An Interview with OMNIA President Shanta Premawardhana by John Kenyon, Founder & Director of the Institute for Global Church Studies
On July 6 OMNIA’s President Dr. Shanta Premawardhana sat down with John Kenyon, founder and director of The Institute for Global Church Studies (IGCS), an online forum started in 2007 for better understanding the impact of globalization on worldwide Christianity. They focused on the dynamic tension that exists when religion is used both as a liberating force and “righteous governance.”
The IGCS seeks to learn about fifteen major global issues impacting the Church in all two hundred or so nations of the world. The conversation starter is religious news. One of the primary interests is hearing first from the churches in each nation, and inviting their voices to dialogue with Christians throughout the world. Here is their conversation, presented on IGCS’s Facebook page:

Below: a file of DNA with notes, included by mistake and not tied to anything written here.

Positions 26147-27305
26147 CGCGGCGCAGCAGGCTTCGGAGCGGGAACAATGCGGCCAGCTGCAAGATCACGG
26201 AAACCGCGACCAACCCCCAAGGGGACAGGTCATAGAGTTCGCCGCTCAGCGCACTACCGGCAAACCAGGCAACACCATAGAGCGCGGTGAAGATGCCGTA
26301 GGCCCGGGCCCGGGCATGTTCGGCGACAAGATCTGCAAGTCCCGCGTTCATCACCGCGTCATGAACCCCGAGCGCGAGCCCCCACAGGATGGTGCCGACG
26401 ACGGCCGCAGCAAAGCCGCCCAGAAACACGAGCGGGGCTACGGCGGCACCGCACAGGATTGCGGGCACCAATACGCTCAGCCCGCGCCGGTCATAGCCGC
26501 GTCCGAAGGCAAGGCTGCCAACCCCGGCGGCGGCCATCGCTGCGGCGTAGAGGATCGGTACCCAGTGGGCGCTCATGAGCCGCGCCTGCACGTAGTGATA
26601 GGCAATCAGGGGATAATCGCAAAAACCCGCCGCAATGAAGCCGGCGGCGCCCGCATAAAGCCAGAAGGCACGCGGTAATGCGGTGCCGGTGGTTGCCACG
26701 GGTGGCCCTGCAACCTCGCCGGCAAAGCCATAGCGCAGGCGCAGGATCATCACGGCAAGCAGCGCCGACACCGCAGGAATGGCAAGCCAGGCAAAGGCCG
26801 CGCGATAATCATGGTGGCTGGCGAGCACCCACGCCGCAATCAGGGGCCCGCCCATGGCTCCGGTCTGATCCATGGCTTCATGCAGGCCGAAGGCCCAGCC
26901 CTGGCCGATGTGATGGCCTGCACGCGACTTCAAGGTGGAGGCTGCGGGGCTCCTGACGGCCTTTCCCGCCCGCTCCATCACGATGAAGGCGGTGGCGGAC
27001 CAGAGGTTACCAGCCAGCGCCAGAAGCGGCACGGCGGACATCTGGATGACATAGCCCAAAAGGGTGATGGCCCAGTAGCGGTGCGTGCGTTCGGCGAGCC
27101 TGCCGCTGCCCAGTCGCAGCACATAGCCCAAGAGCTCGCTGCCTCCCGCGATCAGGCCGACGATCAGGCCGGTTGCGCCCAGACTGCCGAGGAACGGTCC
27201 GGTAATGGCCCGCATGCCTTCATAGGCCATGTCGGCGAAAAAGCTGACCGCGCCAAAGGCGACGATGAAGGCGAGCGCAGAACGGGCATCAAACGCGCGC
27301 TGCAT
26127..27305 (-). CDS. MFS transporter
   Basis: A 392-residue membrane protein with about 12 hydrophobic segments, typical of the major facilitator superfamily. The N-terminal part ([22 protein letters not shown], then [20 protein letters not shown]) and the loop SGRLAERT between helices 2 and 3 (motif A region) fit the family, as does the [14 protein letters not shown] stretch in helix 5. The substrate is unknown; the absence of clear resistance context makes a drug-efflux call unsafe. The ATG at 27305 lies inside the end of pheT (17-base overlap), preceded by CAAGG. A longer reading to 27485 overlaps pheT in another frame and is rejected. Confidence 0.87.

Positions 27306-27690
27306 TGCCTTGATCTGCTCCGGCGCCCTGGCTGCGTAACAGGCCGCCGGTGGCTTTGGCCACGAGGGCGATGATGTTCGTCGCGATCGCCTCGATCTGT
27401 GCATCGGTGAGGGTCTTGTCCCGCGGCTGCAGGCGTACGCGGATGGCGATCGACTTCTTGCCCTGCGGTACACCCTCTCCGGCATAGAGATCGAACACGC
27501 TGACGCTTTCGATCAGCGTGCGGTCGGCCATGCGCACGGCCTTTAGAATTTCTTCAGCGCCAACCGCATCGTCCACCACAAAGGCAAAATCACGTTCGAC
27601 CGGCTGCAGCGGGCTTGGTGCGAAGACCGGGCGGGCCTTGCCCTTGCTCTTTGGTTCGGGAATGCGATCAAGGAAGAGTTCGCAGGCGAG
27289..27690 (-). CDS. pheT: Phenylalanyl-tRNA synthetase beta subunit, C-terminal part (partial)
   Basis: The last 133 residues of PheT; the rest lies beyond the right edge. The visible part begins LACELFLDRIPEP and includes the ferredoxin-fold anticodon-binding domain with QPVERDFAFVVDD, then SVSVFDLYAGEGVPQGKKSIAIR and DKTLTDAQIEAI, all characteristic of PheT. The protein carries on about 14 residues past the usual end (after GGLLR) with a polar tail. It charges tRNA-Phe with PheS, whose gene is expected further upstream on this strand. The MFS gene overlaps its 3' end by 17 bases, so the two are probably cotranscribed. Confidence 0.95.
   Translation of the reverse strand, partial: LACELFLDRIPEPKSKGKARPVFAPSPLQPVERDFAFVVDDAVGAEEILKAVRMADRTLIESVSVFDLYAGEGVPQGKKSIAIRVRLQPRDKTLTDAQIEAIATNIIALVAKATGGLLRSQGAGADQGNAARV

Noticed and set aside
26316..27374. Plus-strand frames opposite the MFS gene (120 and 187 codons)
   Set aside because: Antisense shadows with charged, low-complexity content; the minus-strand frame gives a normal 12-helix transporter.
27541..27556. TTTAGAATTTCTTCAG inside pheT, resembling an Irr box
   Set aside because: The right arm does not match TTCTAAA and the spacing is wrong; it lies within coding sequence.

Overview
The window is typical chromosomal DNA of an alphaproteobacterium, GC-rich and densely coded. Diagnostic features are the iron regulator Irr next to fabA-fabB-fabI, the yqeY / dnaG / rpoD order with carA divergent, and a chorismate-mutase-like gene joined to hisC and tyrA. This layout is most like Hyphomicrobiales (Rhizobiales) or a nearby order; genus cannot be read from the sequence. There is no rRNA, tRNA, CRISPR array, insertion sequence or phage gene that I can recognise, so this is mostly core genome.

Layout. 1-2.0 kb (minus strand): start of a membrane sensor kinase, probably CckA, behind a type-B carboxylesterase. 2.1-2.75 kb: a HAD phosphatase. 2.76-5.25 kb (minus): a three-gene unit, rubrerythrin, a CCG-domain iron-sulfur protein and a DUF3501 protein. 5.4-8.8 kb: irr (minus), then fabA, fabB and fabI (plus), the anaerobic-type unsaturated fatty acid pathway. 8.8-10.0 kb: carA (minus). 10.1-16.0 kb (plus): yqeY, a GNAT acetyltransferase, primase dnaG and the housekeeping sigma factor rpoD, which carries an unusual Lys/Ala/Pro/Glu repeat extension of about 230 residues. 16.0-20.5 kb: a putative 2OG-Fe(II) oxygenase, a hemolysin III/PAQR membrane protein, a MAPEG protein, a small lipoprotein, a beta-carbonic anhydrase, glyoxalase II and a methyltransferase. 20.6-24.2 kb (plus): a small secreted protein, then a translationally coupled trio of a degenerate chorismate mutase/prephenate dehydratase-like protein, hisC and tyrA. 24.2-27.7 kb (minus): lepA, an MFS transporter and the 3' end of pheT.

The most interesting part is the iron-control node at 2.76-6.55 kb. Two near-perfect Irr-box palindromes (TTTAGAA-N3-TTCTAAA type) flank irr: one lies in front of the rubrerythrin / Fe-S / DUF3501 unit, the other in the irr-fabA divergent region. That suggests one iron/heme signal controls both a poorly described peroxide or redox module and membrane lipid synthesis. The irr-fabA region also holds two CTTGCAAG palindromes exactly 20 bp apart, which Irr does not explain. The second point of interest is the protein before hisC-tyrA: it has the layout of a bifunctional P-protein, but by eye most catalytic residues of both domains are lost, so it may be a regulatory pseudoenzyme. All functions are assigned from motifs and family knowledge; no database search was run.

John Kenyon, IGCS—North America THE INSTITUTE FOR GLOBAL CHURCH STUDIES:
Good morning Shanta Premawardhana:. It is a pleasure to have you with the Institute for Global Church Studies (IGCS) this morning.
Shanta Premawardhana, President of the OMNIA Institute for Contextual Leadership:
Thank you, John, I appreciate the opportunity.
Students of the history of Christianity and worldwide Christianity see the dynamic tension of the Gospel as both a liberating socio-political force AND a force for righteous governance. Apart from this, history is nothing but the oppressed becoming the oppressor. As Omnia is a bottom-up program for empowering the oppressed, my ten questions are designed to explore how Omnia deals with this dynamic tension. Is your seat belt fastened?